The French have a phrase for it “je ne sai quoi” that certain something I can’t put my finger on. It’s one way you can describe all championship teams. There’s something about them that you can’t quite quantify. You can’t say they have more of something you can’t identify, but you know they have it.
I was at the NBA Finals in Orlando this week and while it was a better match up than most reporters wanted you to believe, the Lakers had whatever it is and the Magic did not. Los Angeles won their 14th NBA title in five games over the Magic, winning two at home and two of three in Orlando. Two of those wins came in overtime, another piece of evidence that the Lakers had that indiscernible thing while the Magic are still searching for it.
Maybe it comes down to the star player on each team. LA has Kobe while the Magic have Dwight Howard. Kobe has a certain will that carries his team. I can see where you could not like him and not like the Lakers. Bryant is a bit of a preener and does get the “superstar” treatment by the refs. But he’s tough and wow is he a great player.
He’s not Michael. He doesn’t go to the basket and will himself there the way Michael did but he has skills that are nearly unmatched.
And he has a dogged-ness about him that does translate through his team. He digs in and so do his teammates.
Howard on the other hand isn’t quite that much of a leader. He has some holes in his game, but he still has that youthfulness, that innocence that doesn’t carry his team through tough times. Maybe he’ll have to be a more complete player to get that done. Hit more foul shots, become more polished on offense and ask more of his teammates. But for now, when things start to go south for the Magic, Howard can’t put the brakes on and drag them back into contention.
That’s why after what happened at the end of game four in regulation, I didn’t think there was any way the Magic could win game five, even at home. They were so devastated by being up by three with ten seconds to play and WITH THE BALL but still lost. I figured they’d put up a fight for a while in game five but if things started not to go their way, they’d fold up.
And that’s what happened.
Los Angeles went on a 16-0 run in the second quarter and the Magic just backed up and seemed to accept a loss as inevitable. And I’m not just talking about Dwight Howard. Hedo, Lewis, Pietrus and the rest looked like they were just there for show most of the time in game five. Maybe they got there a year early. Maybe they hit a bunch of threes in crucial situations in the playoffs to propel them to the finals. And maybe they had just so much talent they couldn’t get out of the way of it if they wanted to. But they didn’t have that certain “something.”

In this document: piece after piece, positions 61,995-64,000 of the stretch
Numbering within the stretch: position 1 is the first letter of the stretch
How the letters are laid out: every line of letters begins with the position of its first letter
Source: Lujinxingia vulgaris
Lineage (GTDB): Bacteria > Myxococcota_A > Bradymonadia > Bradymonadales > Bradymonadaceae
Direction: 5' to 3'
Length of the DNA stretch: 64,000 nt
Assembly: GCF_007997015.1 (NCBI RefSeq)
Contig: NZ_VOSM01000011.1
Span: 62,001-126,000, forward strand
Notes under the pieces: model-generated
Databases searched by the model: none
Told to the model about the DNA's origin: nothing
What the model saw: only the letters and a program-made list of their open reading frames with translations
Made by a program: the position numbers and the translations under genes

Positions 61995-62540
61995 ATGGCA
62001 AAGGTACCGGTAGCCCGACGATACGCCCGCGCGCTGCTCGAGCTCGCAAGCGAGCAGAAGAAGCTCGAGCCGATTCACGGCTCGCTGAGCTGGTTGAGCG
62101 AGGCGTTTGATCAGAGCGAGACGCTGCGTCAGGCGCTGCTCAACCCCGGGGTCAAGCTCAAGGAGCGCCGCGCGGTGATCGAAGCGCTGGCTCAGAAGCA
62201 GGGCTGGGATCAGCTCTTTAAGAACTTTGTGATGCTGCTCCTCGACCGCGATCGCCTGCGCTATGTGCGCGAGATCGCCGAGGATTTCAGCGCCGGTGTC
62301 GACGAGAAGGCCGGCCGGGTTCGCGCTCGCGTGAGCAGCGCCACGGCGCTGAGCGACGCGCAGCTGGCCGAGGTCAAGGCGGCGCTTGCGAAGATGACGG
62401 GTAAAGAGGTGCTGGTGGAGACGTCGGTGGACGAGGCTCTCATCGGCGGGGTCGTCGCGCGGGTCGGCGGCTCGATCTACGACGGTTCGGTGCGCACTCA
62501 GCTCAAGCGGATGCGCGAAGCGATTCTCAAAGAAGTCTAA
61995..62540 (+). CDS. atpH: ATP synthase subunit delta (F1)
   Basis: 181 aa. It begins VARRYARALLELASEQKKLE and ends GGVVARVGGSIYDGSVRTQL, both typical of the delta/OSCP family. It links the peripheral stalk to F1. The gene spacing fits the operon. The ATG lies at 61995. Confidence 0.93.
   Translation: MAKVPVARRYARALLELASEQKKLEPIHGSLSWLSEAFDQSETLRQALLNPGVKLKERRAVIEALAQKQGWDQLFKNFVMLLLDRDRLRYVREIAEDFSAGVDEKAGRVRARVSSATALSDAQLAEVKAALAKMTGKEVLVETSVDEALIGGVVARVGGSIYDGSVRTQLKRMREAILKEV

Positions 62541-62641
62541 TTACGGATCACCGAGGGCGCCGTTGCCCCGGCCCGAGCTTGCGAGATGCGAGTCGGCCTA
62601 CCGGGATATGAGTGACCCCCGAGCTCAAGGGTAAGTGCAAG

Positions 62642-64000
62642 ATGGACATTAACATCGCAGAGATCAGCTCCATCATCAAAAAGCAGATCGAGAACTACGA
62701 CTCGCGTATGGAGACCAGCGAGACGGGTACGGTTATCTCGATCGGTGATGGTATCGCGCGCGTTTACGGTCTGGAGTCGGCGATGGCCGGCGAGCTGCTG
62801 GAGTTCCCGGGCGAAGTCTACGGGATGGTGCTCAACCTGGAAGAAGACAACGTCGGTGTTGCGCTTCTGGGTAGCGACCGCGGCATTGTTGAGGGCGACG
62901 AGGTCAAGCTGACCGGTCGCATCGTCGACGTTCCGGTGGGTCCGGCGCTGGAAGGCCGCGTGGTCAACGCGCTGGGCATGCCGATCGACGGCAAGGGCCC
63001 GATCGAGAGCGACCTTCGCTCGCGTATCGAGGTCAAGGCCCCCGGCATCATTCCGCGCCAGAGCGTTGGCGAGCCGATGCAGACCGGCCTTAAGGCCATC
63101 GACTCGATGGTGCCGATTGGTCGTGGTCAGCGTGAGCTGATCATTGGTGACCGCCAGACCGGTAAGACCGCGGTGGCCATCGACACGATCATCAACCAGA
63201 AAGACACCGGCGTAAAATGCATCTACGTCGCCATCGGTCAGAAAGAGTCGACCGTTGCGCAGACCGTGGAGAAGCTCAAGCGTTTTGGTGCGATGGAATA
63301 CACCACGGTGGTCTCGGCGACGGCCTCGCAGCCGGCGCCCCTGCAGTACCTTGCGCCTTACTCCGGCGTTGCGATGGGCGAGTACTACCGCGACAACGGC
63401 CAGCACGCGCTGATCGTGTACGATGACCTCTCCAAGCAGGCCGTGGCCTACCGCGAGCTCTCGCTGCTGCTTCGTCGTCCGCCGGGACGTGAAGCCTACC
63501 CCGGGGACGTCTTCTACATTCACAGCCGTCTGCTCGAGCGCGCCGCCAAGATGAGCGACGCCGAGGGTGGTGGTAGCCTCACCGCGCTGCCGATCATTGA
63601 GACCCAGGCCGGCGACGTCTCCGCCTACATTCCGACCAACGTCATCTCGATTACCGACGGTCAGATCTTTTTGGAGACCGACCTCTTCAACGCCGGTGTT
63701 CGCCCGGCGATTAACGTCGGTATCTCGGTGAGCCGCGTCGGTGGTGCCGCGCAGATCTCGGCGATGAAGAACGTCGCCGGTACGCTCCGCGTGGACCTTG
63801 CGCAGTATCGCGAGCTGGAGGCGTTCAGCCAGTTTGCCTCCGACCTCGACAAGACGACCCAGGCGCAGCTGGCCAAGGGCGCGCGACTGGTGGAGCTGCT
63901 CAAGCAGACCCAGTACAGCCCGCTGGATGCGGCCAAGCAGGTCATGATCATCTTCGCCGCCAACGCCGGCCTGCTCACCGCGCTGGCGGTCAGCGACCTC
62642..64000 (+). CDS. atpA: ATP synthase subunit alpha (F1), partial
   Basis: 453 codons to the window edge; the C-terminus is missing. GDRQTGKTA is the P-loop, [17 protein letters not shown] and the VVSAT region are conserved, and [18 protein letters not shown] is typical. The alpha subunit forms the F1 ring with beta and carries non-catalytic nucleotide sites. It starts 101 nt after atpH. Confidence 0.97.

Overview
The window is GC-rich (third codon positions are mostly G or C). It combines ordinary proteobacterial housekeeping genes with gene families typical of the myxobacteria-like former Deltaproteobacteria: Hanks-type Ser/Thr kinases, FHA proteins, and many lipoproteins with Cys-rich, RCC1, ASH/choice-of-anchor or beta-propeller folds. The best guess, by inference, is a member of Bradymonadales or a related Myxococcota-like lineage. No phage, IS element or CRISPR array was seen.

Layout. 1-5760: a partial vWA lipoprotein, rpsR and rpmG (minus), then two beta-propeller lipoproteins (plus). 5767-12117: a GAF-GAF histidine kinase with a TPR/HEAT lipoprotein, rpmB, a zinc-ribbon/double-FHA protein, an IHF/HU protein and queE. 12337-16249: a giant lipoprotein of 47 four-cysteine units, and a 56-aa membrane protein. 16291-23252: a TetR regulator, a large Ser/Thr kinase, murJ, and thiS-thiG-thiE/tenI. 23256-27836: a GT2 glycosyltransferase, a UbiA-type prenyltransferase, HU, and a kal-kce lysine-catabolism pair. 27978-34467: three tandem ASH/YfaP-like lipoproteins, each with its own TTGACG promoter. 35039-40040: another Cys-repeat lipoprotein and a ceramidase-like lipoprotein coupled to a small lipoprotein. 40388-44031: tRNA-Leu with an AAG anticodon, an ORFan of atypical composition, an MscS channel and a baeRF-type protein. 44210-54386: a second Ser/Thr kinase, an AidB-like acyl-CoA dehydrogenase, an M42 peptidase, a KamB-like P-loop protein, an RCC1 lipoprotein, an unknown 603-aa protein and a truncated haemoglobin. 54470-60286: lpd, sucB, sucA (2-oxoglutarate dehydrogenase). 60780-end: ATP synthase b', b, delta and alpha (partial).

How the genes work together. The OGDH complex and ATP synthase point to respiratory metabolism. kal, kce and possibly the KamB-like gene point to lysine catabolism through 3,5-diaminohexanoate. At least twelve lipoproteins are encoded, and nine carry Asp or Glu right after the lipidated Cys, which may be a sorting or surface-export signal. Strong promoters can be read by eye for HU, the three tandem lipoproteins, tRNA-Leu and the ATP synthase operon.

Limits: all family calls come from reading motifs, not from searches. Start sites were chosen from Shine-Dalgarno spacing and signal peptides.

They liked each other, they like to play the game and they like to win, but at the top level, in the Finals, you have to have a little more than what they were equipped with.
So congrats to Kobe for his fourth title and of course, his first without Shaq. But he did have Pau Gasol, perhaps the most under rated player in the league. That guy is not Euro-Soft as he appears. He’s tough, skilled and willing. Not a bad combination for a seven-footer.
Jacksonville’s Otis Smith as the Magic General Manager has pushed the right buttons and has signed the right guys to get them here. Now he’ll have to back it up with some more solid decision-making. Hedo has exercised his option and each team is different form the last. It’s not a lock they’ll be better next year but look for Dwight Howard, without an Olympic year commitment in the off-season, to develop more as an offensive player.
By the way, was I the only person who sensed a slight “tune out” factor between the players and Stan Van Gundy? I’d play for him; I think he’s a very good coach. But it seemed like his act wore a little thin on the players as the series and perhaps as the playoffs wore on.
And lastly, I still hate the 2-3-2 format. Go back to the 2-2-1-1-1 no matter what travel is involved.